The Next Big Thing
Posts about next generation technologies and their effect on business.

Edge Computing - Moving Through Everywhere to Close to Nowhere

One of the effects of taking advantage of the edge is the increase in information flow coming in through various techniques (e.g., RFID, mobile devices, sensors). There is concern that with all this information flowing in we’ll be overwhelmed, but that’s where smart devices and attention engineering come into play. We’ll need to display information in a context that can be readily consumed based upon the situation of the enterprise as well as the individual.

 

If done properly we can integrate devices into the environment where work takes place, instead of all the additional computing power being visible and actively maintained. A while back Donald Normal wrote a book called The Invisible Computer where he described two types of complexity that is included in every device. There is the:

  • internal – the engineering of how the system works internally
  • external - the engineering of how the system interfaces with the rest of the world

This second focus is where attention needs to shift. Only in this way can we take advantage of the embedded environment of devices without having to endure future shock.

We need to focus on taking advantage of the unique capabilities of the devices and not try to force them into existing models. For example: mobile devices have smaller screens and less computing power, but they also know where they are in the world. Capitalizing of that feature will provide a significantly better interface, since many times when you’re using your mobile phone, you’re mobile. Meshing that location knowledge (at a grocery store) with your schedule (on vacation), can help the enterprise route the information to the person who is mostly likely to be able to act upon it.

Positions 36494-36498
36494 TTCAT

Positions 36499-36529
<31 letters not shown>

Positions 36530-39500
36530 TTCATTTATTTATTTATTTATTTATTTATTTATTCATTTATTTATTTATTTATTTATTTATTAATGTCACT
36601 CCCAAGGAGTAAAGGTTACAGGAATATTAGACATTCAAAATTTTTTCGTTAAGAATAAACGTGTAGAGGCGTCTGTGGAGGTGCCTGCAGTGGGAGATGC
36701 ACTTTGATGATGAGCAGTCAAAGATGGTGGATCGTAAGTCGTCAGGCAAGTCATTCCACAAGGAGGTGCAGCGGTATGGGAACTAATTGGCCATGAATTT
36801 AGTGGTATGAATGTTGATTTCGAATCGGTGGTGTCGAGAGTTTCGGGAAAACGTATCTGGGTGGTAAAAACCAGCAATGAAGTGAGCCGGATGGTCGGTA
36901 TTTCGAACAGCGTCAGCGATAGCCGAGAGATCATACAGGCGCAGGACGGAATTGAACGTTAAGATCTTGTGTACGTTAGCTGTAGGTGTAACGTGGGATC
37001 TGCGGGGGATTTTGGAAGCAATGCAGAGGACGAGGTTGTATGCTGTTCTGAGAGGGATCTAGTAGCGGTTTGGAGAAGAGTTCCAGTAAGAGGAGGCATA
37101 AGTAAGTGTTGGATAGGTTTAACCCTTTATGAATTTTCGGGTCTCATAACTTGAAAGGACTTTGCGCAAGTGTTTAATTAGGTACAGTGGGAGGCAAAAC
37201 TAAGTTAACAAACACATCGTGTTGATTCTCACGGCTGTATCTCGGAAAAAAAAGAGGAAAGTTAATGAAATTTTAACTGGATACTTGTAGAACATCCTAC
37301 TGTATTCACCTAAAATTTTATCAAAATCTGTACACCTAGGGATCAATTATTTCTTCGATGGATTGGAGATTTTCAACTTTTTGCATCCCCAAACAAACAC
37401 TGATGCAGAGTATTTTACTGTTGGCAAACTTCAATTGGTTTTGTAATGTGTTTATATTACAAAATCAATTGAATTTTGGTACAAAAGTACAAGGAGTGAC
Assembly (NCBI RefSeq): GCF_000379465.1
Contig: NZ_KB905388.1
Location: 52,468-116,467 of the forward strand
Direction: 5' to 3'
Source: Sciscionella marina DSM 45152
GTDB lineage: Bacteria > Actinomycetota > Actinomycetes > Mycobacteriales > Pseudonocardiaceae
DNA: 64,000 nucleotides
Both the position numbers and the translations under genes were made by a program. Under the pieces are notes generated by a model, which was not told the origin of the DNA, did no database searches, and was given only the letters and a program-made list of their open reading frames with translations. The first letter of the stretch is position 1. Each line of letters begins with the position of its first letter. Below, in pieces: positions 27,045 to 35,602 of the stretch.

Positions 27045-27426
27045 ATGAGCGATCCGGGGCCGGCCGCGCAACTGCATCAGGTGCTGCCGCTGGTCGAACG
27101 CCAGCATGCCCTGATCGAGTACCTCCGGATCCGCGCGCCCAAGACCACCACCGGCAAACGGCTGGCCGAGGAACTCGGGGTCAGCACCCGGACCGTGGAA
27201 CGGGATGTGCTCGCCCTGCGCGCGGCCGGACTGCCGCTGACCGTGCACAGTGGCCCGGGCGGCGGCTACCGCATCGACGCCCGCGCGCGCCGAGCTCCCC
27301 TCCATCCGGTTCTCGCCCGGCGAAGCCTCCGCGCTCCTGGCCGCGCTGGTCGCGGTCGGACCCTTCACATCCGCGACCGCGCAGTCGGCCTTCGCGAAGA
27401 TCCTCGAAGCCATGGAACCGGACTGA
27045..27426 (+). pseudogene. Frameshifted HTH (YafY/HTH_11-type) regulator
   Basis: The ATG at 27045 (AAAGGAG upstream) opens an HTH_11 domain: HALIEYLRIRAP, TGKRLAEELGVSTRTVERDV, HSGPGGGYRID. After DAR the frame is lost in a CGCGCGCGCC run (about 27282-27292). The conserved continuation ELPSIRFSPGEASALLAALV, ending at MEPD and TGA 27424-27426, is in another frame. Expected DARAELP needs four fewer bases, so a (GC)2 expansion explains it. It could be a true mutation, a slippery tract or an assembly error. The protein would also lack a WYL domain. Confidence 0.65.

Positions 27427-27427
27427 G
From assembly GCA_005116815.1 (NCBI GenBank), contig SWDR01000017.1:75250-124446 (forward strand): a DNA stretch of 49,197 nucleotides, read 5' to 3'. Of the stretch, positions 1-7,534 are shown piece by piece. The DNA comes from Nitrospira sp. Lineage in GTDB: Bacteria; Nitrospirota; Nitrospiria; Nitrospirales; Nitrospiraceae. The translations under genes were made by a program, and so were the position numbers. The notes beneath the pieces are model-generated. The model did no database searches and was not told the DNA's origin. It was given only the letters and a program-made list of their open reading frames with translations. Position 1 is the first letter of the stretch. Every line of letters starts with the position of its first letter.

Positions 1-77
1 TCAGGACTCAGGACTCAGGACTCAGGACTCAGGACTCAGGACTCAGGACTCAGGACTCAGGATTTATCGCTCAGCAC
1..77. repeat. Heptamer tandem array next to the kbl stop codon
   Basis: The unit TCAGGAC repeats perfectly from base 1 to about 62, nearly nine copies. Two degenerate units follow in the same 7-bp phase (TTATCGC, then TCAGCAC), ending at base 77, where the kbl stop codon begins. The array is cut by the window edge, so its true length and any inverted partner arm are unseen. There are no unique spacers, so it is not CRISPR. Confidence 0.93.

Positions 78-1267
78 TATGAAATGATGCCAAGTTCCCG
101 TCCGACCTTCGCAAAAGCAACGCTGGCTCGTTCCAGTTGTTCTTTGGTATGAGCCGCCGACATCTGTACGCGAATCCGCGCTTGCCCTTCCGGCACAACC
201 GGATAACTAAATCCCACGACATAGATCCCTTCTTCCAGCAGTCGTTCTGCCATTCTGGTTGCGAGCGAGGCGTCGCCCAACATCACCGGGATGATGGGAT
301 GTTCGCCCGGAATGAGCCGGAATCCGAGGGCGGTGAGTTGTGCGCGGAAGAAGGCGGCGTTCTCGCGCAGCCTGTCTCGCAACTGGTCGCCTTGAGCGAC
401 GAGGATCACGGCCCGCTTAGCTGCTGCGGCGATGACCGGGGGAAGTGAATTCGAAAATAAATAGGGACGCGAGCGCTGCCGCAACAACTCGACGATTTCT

We need to engineer networks to be not only application aware, but also device aware. The environment needs to work with application and the available devices to deliver the optimal result within the constraints of the combination of the constraints (bandwidth for networks, flexibility for applications, and device characteristics for devices).

 

We’ll desire to transfer tasks from one device to another, like video streams or application entry. It will involve interruptions. It will not be seamless (rather with the capability to pause and continue) and without loss of quality (rather within the constraints of the differing systems), but the focus will be on maximizing the capabilities available and personalizing it to meet the user’s needs.

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About the Author
About the Author(s)
  • Steve Simske is an HP Fellow and Director in the Printing and Content Delivery Lab in Hewlett-Packard Labs, and is the Director and Chief Technologist for the HP Labs Security Printing and Imaging program.
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